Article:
One of the more notable lay activities during the main Poya days is the dansala. Generally conducted in urban settings, soup kitchens of sorts, these are open houses where those passing by are assured of some victuals, even a proper meal in some places.
The intention, on the face of it, is generous. In any society, there are the prosperous and there are the poor; what can be more meritorious than the former donating some food to the needy, if not consistently, at least on a special day. In every religion, giving has a special place. It has been specially extolled in Buddhism, not only the giving of money and material; but of your time, prospects and even of self, if required. Although many of them rank among the poorer nations, countries with Buddhist majorities like Myanmar, Sri Lanka and Thailand score high in the ‘giving index’.
In these convoluted times it can happen that ‘giving’ can become a mindless exercise, driven by other motivations, something done for effect; launched with fanfare, conducted with an unseemly loudness, with maximum attention drawn to the ‘giver’. And if an activity with a religious element is carried on for long enough, time will surely sanctify it.
Down the Colombo street where I live there are three dansalas held, or have been held, unfailingly for three years now. The first is sponsored by a well-heeled doctor with a lucrative general practice in the suburbs. Having prospered, he moved into the city a few years ago, building a fortress like house on the newly purchased land. He is a successful doctor, apparently in the suburb where he practices referred to with awe as ‘one shot’. I am not very certain why this sobriquet is used on him, perhaps his prescriptions result in immediate relief to the curable, while the incurable are dispatched forthwith.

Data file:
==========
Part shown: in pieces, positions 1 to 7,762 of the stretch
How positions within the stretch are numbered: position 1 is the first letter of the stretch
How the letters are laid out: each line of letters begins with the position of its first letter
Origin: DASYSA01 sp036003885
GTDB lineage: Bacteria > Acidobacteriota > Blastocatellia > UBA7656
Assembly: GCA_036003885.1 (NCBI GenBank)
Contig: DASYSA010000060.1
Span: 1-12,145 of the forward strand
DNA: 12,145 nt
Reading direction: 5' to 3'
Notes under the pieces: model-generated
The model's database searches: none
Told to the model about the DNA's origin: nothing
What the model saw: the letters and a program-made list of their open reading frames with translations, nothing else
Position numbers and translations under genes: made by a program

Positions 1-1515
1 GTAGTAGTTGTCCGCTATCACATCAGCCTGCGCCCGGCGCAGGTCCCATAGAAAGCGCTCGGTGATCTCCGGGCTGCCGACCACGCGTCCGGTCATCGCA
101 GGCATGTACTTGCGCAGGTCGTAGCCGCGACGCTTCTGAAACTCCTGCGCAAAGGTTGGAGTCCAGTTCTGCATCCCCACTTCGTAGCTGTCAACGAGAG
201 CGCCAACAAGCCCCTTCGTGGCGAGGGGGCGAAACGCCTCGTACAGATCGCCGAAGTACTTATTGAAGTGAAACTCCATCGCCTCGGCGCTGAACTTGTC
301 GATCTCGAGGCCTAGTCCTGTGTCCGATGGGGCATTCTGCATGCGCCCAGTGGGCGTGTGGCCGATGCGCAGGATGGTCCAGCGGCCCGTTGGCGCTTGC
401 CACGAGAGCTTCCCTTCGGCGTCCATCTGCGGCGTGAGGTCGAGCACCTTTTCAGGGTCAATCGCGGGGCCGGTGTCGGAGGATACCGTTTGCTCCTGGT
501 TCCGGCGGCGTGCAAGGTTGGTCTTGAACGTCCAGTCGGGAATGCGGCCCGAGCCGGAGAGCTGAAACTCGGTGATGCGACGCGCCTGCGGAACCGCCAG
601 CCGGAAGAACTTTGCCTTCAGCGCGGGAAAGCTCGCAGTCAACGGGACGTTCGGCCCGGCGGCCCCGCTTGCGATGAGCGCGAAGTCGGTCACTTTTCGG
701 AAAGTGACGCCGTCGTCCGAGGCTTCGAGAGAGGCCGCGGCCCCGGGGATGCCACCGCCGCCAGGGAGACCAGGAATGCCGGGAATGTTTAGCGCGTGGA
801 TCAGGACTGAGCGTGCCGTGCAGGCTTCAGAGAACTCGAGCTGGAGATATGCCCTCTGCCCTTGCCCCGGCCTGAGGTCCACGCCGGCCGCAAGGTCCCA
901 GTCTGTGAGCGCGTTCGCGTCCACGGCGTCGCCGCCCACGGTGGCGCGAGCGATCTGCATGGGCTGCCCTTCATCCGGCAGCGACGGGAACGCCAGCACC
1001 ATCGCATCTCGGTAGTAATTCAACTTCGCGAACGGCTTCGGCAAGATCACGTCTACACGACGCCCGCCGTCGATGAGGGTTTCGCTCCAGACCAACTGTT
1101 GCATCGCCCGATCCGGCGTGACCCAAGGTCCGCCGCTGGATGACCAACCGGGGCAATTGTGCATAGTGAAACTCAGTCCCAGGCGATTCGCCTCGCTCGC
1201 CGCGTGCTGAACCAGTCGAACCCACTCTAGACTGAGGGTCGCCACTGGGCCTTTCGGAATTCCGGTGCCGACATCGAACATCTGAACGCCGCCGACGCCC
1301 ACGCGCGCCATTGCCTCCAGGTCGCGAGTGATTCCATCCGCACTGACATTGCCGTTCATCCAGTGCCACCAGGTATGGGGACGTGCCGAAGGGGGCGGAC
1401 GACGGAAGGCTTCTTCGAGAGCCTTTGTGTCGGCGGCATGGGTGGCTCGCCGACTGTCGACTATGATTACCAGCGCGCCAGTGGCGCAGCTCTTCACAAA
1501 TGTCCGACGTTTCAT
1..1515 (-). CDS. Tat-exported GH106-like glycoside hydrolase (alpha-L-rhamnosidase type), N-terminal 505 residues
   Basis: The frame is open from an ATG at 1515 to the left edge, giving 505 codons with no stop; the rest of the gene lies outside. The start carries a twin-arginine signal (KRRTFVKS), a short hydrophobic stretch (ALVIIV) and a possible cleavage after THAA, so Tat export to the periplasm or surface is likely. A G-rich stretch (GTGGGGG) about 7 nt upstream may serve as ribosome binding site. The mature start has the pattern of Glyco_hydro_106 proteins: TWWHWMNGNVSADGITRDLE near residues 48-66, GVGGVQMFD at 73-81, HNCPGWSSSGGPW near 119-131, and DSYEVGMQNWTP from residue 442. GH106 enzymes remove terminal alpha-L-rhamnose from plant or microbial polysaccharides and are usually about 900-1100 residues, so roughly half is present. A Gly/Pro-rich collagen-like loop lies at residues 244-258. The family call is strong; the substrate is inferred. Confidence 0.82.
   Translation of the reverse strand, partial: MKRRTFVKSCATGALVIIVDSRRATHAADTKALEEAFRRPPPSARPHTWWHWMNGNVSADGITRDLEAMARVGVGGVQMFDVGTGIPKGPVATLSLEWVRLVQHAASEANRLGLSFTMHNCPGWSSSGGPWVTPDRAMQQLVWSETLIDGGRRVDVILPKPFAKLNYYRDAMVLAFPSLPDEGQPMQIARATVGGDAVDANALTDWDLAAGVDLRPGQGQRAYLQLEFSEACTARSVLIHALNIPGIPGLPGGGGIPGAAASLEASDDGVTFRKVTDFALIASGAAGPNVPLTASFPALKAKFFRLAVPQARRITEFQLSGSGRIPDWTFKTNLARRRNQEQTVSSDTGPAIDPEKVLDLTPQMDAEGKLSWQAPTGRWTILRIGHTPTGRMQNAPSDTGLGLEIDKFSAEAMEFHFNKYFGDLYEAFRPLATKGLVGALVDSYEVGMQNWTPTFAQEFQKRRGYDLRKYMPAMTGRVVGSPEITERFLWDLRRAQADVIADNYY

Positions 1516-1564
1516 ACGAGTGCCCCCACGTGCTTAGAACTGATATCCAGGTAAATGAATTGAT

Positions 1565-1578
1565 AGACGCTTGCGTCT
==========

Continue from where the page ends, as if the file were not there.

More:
You would have thought that his professional exertions alone would be good enough; ending of pain, curing the sick being very high in the hierarchy of meritorious deeds. But the good doctor wants to do more, there is the sick and there is also the hungry; the idea of a dansala, when hundreds line up in front of his house for the food, their thankful murmurs permeating the air, is irresistible. The act of curing is private, between the doctor and the patient inside a consulting room. But a dansala is a public act of charity, the gratitude of the masses is palpable.
Doctor’s ice-cream dansala
His dansala gives ice cream, from the aspect of organising, perhaps an easier option. It takes only minimum effort to arrange for the ice cream and the edible cone in which it is served. The launching of the dansala is announced, like most public functions in this country, with loud crackers, sustained for about five minutes. It takes a little longer for the dogs, panicked by the noise to stop their howling. Attracted by the free ice cream passing vehicles of all descriptions; massive four-wheel drives, three-wheelers, and motorcycles stop haphazardly, blocking driveways and even the road. Some walk away with several ice cream cones in their hands, ‘for those at home’, they explain, needlessly.
The doctor has arranged for a lot of ice cream, the dansala goes on for a good three hours. There are several helping out; merit earned is generously shared. It is not only the financier who stands to benefit in the afterlife.
Now in our more enlightened times, sugar is considered a dangerous enemy of good health as much as alcohol and tobacco. A doctor who smokes may be like an overweight physical trainer, a contradiction of his calling. How about the medical profession promoting sugary foods?
Tavern’s bread and seeni sambol dansala
The second dansala is sponsored by the prominent tavern in the area. It is commonly said that powerful political figures are behind it, a belief supported by the indifference of the regulators to a hooch business emerging suddenly in a residential area with several religious and educational institutions within touching distance. Go in any time to the bar and you will see men bombed out with booze, inelegantly slumped on their seats.